Five Great Chrome Apps for Productivity

Last year, Google was giving out free Chromebooks to a select group of test users. Being the Google fan that I am, I emailed my friend in the Google office in Chicago to see if he could help me get my hands on one of these free computers. A few weeks later, I received a letter in the mail from my friend with a Google Chrome sticker enclosed and a handwritten note. The note read: “Attach this sticker and download the Chrome browser to transform any laptop into a Google Chrome Notebook.”

While my friend’s note wasn’t entirely accurate, the best jokes are often based on truth. Since the day I received his note, I have discovered just how useful the Chrome browser can be, not only as a faster and easier way to use the internet, but also as a very useful productivity tool, both online and off. By utilizing Chrome’s app features, you can streamline many of your day-to-day processes and save memory on your computer with lightweight extensions and SaaS tools that fit right in your browser. Here are a few of my favorite Chrome apps for productivity:

Slide Rocket: Slide Rocket is a nice little alternative to Power Point that has a large variety of themes and options to create sleek, professional presentations within your browser. As an online product, it allows you to easily share and collaborate with others, and it allows you to pull graphics directly from Flickr, Fotolia, Google Docs, and your own computer. If you don’t have access to a web connection, you can also download the desktop version which lets you synchronize presentations from your online account to the desktop. Plus, SlideRocket has HTML5 platform support, which makes it easily viewed in mobile products such as the iPhone and iPad.

Offline Google Mail: Offline Google Mail is an app that will support offline access to your Gmail account. Anytime Chrome is running, this app will automatically synch messages and queued actions while you are online. That means that you will be able to read, respond to, search and archive messages even if you, for example, lose web service on your morning train commute to work. Plus, unlike other email viewers, this app is built right into your web browser, making the Chrome browser a truly versatile product for both online and offline use.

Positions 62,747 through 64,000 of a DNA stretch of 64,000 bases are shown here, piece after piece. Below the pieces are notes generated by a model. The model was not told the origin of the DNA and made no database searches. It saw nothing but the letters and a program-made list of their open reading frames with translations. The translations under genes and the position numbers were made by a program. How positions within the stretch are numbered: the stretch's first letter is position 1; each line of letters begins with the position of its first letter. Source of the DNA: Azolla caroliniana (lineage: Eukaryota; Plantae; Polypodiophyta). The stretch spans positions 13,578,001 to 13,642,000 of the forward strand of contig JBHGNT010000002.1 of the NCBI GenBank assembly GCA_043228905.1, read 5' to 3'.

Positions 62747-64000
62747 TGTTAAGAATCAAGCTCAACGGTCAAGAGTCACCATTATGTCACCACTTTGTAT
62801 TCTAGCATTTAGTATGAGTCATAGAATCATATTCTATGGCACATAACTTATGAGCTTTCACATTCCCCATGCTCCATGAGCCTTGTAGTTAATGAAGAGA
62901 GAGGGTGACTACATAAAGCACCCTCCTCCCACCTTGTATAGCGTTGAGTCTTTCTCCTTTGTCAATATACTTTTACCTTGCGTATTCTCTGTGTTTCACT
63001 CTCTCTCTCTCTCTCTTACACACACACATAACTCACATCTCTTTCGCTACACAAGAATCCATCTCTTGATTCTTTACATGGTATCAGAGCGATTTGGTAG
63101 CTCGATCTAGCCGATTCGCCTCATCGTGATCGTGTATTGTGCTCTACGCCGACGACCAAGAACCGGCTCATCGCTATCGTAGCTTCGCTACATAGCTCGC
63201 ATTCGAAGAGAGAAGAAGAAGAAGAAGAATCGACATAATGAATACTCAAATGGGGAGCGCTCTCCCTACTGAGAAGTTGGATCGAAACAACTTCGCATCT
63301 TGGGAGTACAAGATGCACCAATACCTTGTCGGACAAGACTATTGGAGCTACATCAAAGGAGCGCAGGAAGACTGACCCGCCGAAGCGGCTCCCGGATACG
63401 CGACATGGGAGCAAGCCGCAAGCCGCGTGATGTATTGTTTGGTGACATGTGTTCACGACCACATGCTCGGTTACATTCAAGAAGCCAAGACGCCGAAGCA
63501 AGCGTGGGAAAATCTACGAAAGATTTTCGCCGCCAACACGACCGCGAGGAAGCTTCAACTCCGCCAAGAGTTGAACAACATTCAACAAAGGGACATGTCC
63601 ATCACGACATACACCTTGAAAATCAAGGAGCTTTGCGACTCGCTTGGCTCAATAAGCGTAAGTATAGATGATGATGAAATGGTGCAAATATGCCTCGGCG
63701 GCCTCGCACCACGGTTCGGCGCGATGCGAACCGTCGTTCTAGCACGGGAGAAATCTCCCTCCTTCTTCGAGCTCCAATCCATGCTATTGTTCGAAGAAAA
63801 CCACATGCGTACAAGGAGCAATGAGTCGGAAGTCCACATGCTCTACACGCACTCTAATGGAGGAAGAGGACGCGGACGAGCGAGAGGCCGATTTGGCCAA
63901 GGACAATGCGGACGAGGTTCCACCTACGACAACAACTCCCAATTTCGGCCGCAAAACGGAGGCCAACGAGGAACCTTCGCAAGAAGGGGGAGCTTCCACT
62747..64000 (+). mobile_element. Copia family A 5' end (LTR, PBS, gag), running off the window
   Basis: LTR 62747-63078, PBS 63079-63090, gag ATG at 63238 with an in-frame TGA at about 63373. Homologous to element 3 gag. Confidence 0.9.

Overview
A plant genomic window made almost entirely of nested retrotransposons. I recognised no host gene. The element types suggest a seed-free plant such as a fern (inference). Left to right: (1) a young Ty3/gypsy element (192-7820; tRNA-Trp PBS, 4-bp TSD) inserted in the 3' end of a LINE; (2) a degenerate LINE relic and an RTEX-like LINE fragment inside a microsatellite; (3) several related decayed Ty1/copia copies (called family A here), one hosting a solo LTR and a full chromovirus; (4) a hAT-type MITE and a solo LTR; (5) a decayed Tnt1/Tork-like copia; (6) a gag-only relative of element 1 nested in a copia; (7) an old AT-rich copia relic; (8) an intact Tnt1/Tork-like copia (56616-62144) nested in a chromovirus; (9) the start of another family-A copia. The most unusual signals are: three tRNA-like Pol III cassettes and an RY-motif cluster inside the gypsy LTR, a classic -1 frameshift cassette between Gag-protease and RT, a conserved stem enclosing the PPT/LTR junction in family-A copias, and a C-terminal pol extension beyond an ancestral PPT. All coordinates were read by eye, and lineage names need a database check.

Tab Cloud: This app allows you to save tab groups and restore them at a later date on any computer. This is great for organizing research on different projects, and to name each group to keep everything organized. Tab Cloud also has a compatible iPhone/iPad app so you can pull up website groups on-the-go and across platforms.

Scribble: Scribble is a simple app that lets you take your sticky notes off your desk and onto your screen. With this app, you can take down notes, thoughts, reminders and random ideas in your browser and manage those notes in one place. This app has an auto-save feature, allows you to arrange notes however you want, and gives you the option to attach reminders to specific notes. This app is also accessible offline since notes are stored locally in your browser, or you can pull them up from multiple computers by logging into your Google account from any Chrome browser.

Write Space: This app is a customizable full-screen text editor that lives entirely in your web browser. It doesn’t come with many bells and whistles, and you can’t add images or fonts, but it helps minimize distractions by turning your web browser into a full-screen word processor. It features auto-save and offline functionality, as well as live document statistics. While this application will not be your first choice for publishing, it is a great way to bang out first drafts without distractions.

Have you explored the Google Chrome app store? If so, share your favorite apps in the comments below.


  1. Sam Glover Sam G. says:

    I’ve installed a few Chrome apps, but the only one I use regularly is the TweetDeck app, which I prefer to the Adobe Air version. The rest of the “apps” I use are basically just links to a site I could just as easily reach from my bookmarks toolbar.

    I’m hoping Chrome’s app store gets better with time, but I’m wondering if it’s the kind of thing that’s only really useful if you are forced to function through a browser, as you are with Chrome OS.

  2. Avatar Dan says:

    Great article, thank you!

  3. Avatar Dave S says:

    Simplenote isn’t bad… it’s basic, no clutter, easy to use and syncs with all devices.

    Still, I find it easier to just use Google Docs for lists or notes.

  4. Thanks for the Simplenote tip. Will check it out! I also like the TweetDeck App.

    While some people might not like to be “forced” to use a browser, that’s one thing I really like about Chrome Apps–the streamlined feel of having everything open in one place and accessible at the touch of a tab. I am looking forward to seeing how Google expands their app offerings and functions. I already like how some apps give offline value to the browser, but hopefully in the near future some of their offline modes will help Gmail and Docs become better alternatives to some of the MS offerings, like Outlook and Word.

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